After the government announced its Energy Bill plans, we wondered how it would be funded. Many of you also joined the debate – we’ve gathered a selection of your views surrounding the future of energy.
My colleague Pete Moorey recently shared his reaction to the government’s Energy Bill. The Bill sets out plans to ‘keep the lights on’, with large investments in energy infrastructure – paid for through our gas and electricity bills. It had more than 100 comments, so here are some of the best.
Which? Convo commenter Barred feels customers shouldn’t foot the bill:
‘The energy companies should foot the bill for cleaner energy. For years they have been fleecing the general public by putting bills up when prices go up and keeping them high when prices fall. They should put their hands in their pockets, not us.’
Gordon C is worried about how energy infrastructure costs will be controlled:
‘If the customer provides the capital as seems to be proposed, where is the incentive for the companies to keep costs down to a minimum?’
Mike H thinks we should pay for improving energy infrastructure if we want to keep using gas and electricity:
‘Everyone has plenty of the appliances that we just plug in, or get fitted, and use the power that is supplied. If we wish to maintain this convenience then we have to pay for it and what can be fairer than those that use it pay for it?’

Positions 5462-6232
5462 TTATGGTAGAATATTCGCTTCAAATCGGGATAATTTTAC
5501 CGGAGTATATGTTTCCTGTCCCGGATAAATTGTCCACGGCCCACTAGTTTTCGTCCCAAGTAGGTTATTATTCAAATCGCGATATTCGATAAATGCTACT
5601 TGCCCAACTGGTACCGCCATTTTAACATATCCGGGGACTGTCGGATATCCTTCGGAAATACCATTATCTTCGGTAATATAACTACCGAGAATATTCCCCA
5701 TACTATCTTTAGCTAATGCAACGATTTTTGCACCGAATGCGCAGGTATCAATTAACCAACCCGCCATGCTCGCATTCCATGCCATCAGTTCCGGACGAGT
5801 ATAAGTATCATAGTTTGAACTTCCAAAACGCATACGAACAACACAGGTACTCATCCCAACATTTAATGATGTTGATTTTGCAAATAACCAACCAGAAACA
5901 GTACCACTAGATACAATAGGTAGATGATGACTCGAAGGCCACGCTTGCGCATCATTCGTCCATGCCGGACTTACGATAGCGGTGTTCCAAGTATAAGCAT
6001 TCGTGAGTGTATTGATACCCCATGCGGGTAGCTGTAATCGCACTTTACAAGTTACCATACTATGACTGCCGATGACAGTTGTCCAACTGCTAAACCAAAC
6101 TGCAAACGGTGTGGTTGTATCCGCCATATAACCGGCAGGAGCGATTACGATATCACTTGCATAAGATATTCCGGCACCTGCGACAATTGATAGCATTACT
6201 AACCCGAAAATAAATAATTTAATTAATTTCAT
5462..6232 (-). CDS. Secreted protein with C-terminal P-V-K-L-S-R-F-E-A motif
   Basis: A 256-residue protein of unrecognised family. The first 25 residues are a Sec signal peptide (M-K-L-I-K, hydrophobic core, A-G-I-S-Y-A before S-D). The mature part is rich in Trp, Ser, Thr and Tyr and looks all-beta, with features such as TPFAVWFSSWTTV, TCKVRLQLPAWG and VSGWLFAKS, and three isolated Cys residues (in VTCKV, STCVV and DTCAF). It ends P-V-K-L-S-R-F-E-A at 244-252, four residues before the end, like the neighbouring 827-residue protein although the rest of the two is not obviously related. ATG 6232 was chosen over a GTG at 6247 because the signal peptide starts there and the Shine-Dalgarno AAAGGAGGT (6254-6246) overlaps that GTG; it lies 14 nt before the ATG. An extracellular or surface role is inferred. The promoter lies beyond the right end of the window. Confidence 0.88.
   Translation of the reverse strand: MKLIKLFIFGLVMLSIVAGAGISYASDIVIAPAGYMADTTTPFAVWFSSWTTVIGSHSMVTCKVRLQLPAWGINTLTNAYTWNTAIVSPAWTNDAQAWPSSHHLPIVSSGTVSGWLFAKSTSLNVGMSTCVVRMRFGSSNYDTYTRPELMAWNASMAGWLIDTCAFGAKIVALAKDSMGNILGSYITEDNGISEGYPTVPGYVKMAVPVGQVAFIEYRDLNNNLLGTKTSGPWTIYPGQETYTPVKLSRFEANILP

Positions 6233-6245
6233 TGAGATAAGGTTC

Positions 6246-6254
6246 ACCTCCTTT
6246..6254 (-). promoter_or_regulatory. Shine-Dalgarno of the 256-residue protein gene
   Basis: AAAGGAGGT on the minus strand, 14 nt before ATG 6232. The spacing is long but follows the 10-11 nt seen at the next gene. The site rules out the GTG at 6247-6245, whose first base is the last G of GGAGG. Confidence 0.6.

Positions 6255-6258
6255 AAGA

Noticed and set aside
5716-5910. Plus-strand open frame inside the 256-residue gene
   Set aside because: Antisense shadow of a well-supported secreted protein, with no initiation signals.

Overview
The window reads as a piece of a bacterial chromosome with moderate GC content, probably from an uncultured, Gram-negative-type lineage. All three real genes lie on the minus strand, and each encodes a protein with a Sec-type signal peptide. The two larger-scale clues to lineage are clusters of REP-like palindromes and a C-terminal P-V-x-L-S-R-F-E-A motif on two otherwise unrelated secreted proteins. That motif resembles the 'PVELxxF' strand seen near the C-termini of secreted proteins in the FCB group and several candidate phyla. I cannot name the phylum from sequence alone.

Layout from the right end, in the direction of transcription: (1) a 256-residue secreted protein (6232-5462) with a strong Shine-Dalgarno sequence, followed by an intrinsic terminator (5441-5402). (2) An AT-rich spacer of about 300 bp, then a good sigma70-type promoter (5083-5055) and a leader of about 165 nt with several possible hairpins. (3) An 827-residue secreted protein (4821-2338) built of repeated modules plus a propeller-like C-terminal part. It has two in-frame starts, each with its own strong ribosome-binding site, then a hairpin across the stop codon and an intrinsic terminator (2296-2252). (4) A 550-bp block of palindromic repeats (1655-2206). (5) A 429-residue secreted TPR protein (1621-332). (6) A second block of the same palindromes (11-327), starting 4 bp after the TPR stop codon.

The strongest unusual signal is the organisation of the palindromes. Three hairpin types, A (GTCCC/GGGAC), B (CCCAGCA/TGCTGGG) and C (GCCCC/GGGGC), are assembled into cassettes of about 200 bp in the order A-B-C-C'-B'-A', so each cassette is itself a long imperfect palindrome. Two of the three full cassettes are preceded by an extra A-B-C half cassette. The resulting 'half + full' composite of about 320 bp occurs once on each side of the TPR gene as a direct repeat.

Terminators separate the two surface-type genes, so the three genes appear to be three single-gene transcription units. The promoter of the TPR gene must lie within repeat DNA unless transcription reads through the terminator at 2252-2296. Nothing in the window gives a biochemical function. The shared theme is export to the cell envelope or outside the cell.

Reducing our energy usage
Some of you felt that we should concentrate on reducing our energy usage. Dave D thinks it’s now or never:
‘Regardless of what generation methods each of us like or dislike, we have to reduce consumption to do anything other than delay the inevitable.’
Nordic prefers a more traditional approach:
‘Surely blocks of well-built flats and terraces are more efficient than the multiple estates of detached family homes spreading like wildfire over the country. Communal heating can be built into structures with triple glazing and sound ventilation engineering techniques… Many people with cars consider the running costs when making a purchase, why not with houses.’
Alternative energy sources
You discussed the different options that could be used to provide energy in the future. Roger Metcalf is asking for more focus on tidal energy:
‘We have very tidal waters round this country. Why are we not looking further into building tidal barriers across estuaries that will be able to generate power all day every day as long as the Moon circulates the Earth?’
Colleen wants more investment in solar power generation:
‘Why doesn’t the government invest in the safest option of compulsory installation of solar panels on all south-facing roofs? That would reduce the cost to the consumer within those south-facing homes, as well as providing for surrounding areas with non-south-facing homes. The electrical infrastructure is already in place to connect you to the grid, so why is this not being considered as an option?’
Beehive03 doesn’t think we should rely on wind farms:
‘There is no doubt that without more generation coming on line within the next seven to 10 years the lights are likely to go out. I do not think that wind farms will supply this needed generation reliably. They may reduce our carbon footprint, but if the wind doesn’t blow, they do not work. They are also highly stressed machines in very exposed positions, many of which are out to sea where maintenance must be more difficult.’
A final creative suggestion came from Williambarn:
‘Would it not be possible to have exercise equipment that generates electricity? With a supposed overweight population, two birds with one stone, no?’
Have these comments sparked your imagination? How do you feel about paying for new energy infrastructure?